Jan. 13, 2020—The increasingly antibiotic-resistant bacterium Acinetobacter baumannii requires zinc to cause infection, and Vanderbilt researchers have identified the zinc uptake system it uses.
May. 9, 2018—An enzyme called PTEN reduces inflammatory signaling and mortality in sepsis, suggesting it may be a good therapeutic target for this life-threatening complication of infection.
Feb. 15, 2018—The lasting impact of the historic partnership between the federal government and America's research universities is the topic of this week's column from Chancellor Nicholas S. Zeppos.
Feb. 15, 2018—A clinical trial of an intervention for sepsis in patients in Zambia, led by Vanderbilt investigators, topped the list of 2017 trials featured by the website The Bottom Line.
Nov. 2, 2017—Sinead Miller was headed for the Olympic games. Now, thanks to a Department of Defense grant to find new sepsis treatments, the Vanderbilt Ph.D. has developed a device that cleans the blood.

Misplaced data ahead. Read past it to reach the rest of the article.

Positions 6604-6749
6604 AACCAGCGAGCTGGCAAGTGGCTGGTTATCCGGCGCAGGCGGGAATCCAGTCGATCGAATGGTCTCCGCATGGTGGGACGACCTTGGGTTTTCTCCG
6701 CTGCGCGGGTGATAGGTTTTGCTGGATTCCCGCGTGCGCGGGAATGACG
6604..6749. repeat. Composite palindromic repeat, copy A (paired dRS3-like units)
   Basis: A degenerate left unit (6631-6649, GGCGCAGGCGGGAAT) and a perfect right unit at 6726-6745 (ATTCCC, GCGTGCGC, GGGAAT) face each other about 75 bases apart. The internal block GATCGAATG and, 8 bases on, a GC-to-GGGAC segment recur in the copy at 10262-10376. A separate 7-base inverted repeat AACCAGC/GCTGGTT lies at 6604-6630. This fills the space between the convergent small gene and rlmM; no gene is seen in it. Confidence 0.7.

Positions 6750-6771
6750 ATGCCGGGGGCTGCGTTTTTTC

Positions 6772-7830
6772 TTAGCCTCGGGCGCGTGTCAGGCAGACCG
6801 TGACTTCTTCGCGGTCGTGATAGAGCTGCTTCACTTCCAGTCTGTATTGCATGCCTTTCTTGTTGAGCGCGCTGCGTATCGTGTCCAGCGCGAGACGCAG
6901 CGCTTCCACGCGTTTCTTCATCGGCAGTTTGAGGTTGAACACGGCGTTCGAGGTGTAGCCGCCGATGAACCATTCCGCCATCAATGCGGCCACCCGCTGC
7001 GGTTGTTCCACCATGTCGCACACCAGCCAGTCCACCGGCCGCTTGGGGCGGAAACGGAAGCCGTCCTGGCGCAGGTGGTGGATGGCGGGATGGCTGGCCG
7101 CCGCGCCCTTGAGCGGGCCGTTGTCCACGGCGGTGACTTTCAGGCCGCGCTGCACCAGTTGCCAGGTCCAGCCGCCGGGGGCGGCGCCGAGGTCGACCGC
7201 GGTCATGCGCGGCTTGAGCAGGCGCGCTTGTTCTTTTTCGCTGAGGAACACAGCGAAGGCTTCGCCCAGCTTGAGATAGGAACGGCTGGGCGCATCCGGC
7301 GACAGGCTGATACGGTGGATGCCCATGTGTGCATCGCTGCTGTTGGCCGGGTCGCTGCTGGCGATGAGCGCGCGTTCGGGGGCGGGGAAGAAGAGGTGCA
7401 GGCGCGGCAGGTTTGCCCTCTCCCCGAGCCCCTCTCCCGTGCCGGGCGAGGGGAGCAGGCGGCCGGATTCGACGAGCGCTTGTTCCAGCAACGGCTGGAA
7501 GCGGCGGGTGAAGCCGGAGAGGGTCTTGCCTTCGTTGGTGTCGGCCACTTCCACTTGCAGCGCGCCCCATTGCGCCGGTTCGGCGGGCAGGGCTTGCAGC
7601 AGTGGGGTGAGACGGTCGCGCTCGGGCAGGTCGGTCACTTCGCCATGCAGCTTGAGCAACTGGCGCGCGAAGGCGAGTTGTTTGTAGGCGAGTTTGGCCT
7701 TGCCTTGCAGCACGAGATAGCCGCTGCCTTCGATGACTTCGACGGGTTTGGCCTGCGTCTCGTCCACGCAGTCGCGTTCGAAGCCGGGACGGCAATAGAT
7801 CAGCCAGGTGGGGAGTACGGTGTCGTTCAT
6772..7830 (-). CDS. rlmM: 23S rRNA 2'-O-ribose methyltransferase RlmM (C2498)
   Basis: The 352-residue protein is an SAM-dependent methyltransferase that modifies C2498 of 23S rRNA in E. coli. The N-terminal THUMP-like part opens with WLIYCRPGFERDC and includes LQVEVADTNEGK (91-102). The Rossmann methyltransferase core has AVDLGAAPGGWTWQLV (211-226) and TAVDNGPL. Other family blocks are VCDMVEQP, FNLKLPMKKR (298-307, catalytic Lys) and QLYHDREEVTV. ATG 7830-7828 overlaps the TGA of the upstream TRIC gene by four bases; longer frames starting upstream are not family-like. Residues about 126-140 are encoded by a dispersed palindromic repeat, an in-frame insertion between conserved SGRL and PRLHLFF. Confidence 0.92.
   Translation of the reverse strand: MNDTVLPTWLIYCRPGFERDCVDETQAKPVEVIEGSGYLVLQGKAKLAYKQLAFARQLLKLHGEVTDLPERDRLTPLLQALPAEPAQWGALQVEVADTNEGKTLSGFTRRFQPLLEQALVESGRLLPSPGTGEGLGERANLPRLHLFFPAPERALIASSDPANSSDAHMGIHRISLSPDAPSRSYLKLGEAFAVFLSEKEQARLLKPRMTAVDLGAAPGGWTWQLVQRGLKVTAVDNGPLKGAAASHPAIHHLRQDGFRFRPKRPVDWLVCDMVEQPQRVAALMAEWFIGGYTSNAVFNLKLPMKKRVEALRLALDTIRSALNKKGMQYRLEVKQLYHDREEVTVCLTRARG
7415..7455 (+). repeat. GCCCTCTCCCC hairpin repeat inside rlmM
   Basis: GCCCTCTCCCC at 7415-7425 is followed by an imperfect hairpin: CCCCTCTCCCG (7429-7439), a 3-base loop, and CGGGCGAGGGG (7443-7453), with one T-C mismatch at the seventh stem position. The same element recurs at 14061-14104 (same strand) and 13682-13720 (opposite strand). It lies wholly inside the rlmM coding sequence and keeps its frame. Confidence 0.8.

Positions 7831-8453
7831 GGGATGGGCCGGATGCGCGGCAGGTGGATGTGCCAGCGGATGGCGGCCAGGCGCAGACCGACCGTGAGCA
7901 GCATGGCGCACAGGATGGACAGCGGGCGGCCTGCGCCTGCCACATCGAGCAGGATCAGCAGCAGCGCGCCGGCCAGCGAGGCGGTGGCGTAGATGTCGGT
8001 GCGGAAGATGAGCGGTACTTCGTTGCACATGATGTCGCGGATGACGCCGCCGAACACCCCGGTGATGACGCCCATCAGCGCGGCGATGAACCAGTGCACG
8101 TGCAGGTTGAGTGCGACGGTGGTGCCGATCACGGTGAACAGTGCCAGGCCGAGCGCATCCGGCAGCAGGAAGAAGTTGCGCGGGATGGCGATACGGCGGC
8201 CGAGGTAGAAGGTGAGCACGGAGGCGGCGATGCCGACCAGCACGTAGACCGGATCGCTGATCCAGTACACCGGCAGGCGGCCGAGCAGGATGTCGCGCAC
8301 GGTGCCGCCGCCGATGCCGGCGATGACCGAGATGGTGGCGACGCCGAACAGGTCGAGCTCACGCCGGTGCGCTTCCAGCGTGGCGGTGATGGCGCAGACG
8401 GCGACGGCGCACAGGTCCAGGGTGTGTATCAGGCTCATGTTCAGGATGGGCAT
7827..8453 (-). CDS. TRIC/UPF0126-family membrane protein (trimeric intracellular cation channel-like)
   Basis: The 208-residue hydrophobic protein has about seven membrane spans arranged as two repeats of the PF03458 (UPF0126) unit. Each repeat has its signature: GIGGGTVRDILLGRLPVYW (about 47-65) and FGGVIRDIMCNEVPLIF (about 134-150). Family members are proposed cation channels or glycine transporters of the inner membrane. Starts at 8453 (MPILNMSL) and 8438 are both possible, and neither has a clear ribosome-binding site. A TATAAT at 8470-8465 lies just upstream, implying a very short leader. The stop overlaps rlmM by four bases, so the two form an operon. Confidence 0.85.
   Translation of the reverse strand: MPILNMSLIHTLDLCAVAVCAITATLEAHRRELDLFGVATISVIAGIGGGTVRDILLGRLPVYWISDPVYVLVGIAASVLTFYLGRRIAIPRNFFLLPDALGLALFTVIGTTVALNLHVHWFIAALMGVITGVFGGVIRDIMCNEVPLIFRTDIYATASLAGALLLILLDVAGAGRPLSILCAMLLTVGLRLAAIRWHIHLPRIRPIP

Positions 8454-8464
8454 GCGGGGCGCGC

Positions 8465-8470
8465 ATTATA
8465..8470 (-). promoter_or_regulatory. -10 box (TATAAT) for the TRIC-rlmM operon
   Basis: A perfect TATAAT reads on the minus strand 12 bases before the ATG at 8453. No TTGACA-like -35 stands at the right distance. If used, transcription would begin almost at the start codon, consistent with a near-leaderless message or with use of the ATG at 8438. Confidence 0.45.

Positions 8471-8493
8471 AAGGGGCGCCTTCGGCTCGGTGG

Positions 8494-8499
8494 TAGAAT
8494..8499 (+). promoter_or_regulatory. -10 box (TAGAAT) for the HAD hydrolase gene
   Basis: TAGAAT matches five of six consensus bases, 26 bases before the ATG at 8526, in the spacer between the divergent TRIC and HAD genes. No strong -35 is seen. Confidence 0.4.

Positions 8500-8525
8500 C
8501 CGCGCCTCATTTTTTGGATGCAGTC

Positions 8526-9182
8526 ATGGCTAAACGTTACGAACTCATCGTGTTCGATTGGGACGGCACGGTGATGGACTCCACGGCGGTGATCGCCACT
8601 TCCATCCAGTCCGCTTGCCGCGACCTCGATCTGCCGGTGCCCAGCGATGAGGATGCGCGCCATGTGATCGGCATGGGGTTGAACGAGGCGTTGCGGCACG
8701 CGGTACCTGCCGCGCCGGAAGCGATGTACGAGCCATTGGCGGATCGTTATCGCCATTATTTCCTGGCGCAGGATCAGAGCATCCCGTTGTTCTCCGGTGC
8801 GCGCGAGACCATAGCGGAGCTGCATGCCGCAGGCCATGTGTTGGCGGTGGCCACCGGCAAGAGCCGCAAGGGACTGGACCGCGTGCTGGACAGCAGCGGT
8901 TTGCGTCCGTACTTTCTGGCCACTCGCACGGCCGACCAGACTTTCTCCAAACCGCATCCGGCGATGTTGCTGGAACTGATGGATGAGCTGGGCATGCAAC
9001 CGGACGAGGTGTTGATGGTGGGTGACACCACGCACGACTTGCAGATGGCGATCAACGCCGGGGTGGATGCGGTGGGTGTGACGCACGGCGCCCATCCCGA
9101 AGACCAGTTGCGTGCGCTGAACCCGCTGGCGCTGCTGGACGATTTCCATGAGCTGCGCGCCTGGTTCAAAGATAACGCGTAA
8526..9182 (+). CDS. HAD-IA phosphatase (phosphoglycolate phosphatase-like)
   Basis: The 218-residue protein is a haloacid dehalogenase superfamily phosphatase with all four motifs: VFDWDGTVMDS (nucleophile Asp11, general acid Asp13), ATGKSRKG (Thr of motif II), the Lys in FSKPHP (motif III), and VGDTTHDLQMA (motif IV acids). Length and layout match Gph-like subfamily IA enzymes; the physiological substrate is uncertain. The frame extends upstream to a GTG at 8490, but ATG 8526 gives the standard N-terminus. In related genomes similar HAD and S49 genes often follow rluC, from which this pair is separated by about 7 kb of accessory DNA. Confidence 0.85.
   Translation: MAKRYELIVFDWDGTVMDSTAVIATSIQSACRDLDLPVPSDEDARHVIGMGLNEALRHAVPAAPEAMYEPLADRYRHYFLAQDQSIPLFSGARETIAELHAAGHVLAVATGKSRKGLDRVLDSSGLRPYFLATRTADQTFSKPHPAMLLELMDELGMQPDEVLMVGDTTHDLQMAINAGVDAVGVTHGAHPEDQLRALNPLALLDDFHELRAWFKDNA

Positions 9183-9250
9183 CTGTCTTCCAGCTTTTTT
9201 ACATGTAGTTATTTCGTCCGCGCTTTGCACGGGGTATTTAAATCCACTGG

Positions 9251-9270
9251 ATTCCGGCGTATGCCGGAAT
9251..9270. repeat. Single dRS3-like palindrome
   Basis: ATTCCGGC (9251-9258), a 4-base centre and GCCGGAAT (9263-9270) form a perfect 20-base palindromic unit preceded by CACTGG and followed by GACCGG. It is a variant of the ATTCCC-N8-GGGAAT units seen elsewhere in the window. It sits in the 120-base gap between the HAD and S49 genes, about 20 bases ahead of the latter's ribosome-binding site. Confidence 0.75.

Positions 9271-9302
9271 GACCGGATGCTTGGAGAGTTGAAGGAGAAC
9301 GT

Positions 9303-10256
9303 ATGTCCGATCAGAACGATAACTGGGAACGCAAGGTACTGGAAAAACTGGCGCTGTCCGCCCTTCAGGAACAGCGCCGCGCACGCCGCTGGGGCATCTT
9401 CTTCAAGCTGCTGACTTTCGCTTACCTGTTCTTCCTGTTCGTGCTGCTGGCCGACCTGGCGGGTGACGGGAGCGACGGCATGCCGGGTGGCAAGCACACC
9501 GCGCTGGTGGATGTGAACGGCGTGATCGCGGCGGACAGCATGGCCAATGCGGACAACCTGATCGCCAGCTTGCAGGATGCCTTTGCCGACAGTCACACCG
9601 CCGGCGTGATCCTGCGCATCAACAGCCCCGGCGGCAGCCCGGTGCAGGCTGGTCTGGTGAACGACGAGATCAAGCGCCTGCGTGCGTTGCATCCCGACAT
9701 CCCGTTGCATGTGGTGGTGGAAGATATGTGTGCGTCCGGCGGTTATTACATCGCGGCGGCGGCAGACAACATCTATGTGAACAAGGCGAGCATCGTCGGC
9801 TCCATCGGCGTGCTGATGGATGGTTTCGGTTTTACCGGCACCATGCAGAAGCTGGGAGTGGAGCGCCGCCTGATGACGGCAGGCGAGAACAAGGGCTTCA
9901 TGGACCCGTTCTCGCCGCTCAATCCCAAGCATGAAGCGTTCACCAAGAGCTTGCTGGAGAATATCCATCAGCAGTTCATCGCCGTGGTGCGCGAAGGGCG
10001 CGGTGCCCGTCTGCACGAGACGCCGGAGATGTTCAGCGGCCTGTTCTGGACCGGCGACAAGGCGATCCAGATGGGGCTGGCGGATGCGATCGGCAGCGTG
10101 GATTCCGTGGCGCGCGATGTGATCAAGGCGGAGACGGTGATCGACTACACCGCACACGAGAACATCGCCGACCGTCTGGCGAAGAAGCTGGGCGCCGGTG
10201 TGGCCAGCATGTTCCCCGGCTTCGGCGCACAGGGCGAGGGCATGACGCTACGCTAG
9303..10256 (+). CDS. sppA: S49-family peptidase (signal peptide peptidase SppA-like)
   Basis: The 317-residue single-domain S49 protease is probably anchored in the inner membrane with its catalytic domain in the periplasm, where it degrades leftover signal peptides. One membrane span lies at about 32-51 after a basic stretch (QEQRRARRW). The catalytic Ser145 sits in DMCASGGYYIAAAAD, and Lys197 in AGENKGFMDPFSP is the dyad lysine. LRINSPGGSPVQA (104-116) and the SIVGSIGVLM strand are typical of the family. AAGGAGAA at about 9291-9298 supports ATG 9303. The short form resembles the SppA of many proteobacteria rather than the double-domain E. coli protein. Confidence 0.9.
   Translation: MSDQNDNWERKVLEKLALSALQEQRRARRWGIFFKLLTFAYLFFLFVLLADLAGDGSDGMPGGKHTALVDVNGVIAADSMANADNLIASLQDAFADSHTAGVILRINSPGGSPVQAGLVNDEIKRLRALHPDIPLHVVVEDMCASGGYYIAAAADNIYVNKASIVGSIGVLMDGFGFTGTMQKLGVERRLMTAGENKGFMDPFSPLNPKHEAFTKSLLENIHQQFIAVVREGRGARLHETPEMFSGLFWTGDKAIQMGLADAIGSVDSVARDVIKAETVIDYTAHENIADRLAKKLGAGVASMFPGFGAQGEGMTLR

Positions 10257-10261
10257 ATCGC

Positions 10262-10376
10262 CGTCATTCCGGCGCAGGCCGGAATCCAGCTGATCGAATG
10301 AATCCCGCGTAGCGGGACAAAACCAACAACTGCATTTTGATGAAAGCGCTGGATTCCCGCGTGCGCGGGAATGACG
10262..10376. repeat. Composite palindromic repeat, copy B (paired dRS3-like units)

Jun. 22, 2017—Researchers at Vanderbilt University Medical Center (VUMC) have found a way to calm the “genomic storm” that triggers the often-lethal consequences of sepsis.
Feb. 8, 2017—The signaling molecule IL-15 promotes septic shock, a life-threatening condition involving organ injury caused by infection.
Jun. 2, 2016—Sepsis, an exaggerated and overwhelming inflammatory response to infection, is a major worldwide killer of babies in the first four weeks of life (neonatal period).
Jan. 7, 2016—Inducing “tolerance” to bacterial toxins in the endothelial cells that line blood vessels may offer a new approach for preventing the negative consequences of sepsis.
Oct. 15, 2014—Certain antibiotics increase the risk of a congenital heart disorder called patency of the ductus arteriosis.
Aug. 30, 2013—Vanderbilt graduate student Charleson Bell, who is the president of the high tech startup BioNanovations, is participating in a 12-week accelerator program in Silicon Valley specifically designed to encourage underrepresented tech entrepeneurs.
Mar. 28, 2013—In critically ill patients with sepsis, plasma hemoglobin may be a new indicator of disease severity – and a potential target for treatment with acetaminophen.